NCOIL model may offer respite for middle-class Americans struggling with long term care costs
We see it in the headlines almost every day. Between the senior population already in the long term care system and the baby boomers now hitting the Social Security and Medicare age at a rate of more than 10,000 per day, it is now safe to say that the long term care funding crisis has arrived.
In the midst of the most persistent economic downturn since the Great Depression, the long term care demand of seniors is growing at a much faster rate than the supply of resources to pay for their care. This demographic and economic disconnect will likely force the government to raise barriers to entry for the three primary entitlement programs: Social Security, Medicare, and Medicaid. It may also result in reduced benefit levels and push more of the responsibility for retirement and long term care funding back on the individual — and the individual’s family.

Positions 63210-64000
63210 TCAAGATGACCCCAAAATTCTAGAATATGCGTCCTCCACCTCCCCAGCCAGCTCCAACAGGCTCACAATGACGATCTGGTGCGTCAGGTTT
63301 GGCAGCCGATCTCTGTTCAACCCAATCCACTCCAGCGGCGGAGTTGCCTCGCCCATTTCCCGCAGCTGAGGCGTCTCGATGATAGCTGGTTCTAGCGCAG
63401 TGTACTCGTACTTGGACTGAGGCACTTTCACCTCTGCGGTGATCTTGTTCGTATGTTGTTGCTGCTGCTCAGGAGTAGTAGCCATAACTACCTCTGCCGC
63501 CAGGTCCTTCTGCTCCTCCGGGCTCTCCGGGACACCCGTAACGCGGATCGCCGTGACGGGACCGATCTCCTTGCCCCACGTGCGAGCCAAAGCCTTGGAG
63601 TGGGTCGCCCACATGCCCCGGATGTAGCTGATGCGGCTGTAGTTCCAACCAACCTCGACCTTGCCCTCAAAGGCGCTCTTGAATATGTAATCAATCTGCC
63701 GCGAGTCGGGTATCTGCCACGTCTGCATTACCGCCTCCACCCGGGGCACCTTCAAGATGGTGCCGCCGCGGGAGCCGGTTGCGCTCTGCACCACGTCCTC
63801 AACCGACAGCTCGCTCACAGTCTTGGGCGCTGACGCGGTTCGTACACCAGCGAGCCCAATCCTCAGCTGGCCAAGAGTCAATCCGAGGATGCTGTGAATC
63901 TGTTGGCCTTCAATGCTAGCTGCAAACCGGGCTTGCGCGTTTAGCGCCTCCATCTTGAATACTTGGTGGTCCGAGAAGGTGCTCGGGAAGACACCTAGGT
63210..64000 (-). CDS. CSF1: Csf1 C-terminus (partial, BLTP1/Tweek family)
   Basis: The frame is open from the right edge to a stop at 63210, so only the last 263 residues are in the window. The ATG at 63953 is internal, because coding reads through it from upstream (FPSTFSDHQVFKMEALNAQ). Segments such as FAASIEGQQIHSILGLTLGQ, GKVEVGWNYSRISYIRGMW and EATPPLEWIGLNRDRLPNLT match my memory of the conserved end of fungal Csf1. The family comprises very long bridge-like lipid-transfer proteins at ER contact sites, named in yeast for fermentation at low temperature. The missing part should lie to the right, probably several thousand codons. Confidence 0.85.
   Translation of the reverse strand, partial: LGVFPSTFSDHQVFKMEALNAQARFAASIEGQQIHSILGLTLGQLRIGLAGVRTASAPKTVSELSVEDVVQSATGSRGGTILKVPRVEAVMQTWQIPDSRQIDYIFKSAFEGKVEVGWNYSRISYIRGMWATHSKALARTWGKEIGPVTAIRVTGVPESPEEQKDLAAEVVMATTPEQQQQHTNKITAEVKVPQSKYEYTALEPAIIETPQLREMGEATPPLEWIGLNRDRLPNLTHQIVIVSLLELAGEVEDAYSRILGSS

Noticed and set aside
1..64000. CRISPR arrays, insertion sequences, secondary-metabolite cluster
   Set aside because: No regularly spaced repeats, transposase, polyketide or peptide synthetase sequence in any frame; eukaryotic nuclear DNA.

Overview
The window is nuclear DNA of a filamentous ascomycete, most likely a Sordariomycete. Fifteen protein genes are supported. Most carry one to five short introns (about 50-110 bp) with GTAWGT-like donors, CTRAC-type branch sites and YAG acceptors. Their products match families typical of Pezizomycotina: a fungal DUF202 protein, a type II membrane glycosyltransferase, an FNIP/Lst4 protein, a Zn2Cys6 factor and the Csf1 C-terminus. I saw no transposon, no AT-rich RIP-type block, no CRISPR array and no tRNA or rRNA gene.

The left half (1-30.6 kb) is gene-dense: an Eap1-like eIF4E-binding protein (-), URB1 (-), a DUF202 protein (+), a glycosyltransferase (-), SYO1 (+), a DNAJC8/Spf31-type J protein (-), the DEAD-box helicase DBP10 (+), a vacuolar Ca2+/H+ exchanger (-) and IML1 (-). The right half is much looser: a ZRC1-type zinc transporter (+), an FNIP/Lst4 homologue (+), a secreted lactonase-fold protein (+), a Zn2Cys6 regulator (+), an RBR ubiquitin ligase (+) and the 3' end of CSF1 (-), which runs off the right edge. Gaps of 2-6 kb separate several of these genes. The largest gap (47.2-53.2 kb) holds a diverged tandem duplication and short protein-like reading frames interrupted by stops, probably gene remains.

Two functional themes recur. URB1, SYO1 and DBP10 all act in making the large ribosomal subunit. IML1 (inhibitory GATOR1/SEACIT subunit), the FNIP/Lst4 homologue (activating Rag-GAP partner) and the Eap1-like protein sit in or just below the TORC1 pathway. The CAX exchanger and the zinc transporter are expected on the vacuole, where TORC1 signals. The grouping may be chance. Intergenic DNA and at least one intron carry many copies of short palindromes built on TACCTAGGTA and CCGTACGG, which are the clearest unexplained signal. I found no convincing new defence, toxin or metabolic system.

The wealthy can absorb long term care costs. Government-subsidized care is available for the poorest. But what about the middle class American who doesn’t fit into either of these categories? A small percentage of people have had the foresight and resources to prepare in some degree through long term care insurance. Unfortunately, in the years when sales should have been skyrocketing, they’ve been declining, and the twin trends of rate increases and carriers exiting the market have been severely disruptive.
A much larger number of people in this category own life insurance, leaving them free to use that asset to pay for long term care. Yet over 90 percent of all life insurance policies lapse or are surrendered, and most middle market policy owners are unaware that they can use their insurance policy’s death benefit as a living benefit.